Our nation needs nuclear power, as does this region. A lower-carbon future requires nuclear power. Nuclear power works. Nuclear power is safe.

In this context, the two new 110-megawatt units under construction at Vogtle are vital. They will increase Georgia’s nuclear power generation by more than 50%. And they will do so for a very long time – likely into the 22nd century.

They will produce power for a region that continues to grow and flourish. A Southeast with more manufacturing that depends on highly reliable, competitively priced power. These two new units will work alongside units in Florida, Alabama, Tennessee, South Carolina, and North Carolina to ensure that electrons flow when businesses need them and when families flip their light switches.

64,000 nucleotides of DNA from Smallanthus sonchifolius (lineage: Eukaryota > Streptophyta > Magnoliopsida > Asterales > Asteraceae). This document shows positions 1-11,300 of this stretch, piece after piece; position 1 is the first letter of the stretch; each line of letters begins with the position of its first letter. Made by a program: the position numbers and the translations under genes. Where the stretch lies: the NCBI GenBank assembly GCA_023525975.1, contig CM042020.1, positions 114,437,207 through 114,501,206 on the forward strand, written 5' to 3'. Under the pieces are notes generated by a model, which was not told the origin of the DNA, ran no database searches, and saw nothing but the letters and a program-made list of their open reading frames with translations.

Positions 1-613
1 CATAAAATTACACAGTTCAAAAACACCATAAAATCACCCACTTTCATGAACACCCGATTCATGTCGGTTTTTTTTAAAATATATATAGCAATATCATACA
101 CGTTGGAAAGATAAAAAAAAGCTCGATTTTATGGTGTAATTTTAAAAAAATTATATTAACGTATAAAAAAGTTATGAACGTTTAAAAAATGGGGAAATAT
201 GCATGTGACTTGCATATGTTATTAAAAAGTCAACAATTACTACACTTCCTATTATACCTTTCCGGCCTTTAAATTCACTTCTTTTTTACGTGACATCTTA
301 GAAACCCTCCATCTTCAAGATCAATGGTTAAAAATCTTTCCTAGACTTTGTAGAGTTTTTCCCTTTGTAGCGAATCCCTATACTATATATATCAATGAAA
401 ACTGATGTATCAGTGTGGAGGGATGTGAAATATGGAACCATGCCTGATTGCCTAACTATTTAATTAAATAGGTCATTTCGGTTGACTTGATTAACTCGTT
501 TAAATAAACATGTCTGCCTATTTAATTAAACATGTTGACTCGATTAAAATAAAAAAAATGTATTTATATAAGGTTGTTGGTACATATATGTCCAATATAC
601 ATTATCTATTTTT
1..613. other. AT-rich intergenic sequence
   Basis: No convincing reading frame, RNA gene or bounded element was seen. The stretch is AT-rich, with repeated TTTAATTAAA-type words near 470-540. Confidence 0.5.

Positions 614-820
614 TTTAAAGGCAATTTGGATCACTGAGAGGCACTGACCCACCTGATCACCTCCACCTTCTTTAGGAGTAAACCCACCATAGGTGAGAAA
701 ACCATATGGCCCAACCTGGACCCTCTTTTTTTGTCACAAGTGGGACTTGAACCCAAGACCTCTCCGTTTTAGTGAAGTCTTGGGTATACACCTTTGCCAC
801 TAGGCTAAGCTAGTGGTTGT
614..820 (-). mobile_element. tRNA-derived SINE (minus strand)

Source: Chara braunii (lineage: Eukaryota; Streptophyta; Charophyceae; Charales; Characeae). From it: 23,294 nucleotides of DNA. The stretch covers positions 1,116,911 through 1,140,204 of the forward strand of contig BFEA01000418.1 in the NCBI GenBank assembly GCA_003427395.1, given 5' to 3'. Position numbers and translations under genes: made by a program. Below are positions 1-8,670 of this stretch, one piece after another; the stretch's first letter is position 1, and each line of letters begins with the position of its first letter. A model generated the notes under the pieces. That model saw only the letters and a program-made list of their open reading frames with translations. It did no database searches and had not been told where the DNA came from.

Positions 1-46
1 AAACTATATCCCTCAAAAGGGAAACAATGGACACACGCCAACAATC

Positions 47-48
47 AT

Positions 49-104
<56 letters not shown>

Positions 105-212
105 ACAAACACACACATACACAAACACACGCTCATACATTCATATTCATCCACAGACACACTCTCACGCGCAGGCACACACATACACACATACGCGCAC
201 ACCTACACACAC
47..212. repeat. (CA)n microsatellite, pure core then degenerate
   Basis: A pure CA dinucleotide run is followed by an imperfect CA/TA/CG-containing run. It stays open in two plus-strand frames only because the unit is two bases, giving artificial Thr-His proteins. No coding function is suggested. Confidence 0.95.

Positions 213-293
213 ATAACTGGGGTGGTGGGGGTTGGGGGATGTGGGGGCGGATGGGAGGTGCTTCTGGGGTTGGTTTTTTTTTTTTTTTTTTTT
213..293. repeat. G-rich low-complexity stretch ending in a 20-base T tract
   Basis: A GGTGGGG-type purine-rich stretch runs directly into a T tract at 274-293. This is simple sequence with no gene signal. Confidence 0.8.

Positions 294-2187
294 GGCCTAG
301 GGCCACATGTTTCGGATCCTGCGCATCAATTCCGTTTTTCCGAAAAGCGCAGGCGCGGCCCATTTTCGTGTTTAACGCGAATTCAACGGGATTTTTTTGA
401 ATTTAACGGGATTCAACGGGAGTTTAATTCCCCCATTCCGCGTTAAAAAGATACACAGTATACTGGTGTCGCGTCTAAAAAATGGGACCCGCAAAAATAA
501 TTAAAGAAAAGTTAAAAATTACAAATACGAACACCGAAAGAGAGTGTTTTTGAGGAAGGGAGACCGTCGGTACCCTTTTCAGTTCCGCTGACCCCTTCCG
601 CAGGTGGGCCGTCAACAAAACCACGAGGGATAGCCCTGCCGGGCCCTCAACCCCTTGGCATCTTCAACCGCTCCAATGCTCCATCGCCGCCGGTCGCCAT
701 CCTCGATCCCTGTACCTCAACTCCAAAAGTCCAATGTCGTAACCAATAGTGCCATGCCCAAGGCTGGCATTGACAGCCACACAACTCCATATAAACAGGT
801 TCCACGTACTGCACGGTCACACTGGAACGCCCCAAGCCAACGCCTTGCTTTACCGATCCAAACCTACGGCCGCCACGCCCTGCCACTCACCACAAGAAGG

The PSC has an important obligation to look into the future. And with the population of Atlanta growing, and Georgia’s overall power demand growing with it, that obligation includes providing a strong foundation for future electricity generation. We believe that foundation should include the new units at Vogtle.

We concluded in October –

“As we have with other nuclear projects such as TVA’s Watts Bar, PACE fully supports the continued development of Units 3 and 4 at Plant Vogtle. We believe that nuclear power will be an essential part of meeting the region’s power demands in a carbon restrained policy environment. For that reason, we believe that the agreement reached by the Georgia PSC staff and Georgia Power is a positive step forward. If approved by the full commission, it would be a win for the future of nuclear power and a win for Georgia ratepayers…”


Report: Oklahoma Depends on Wind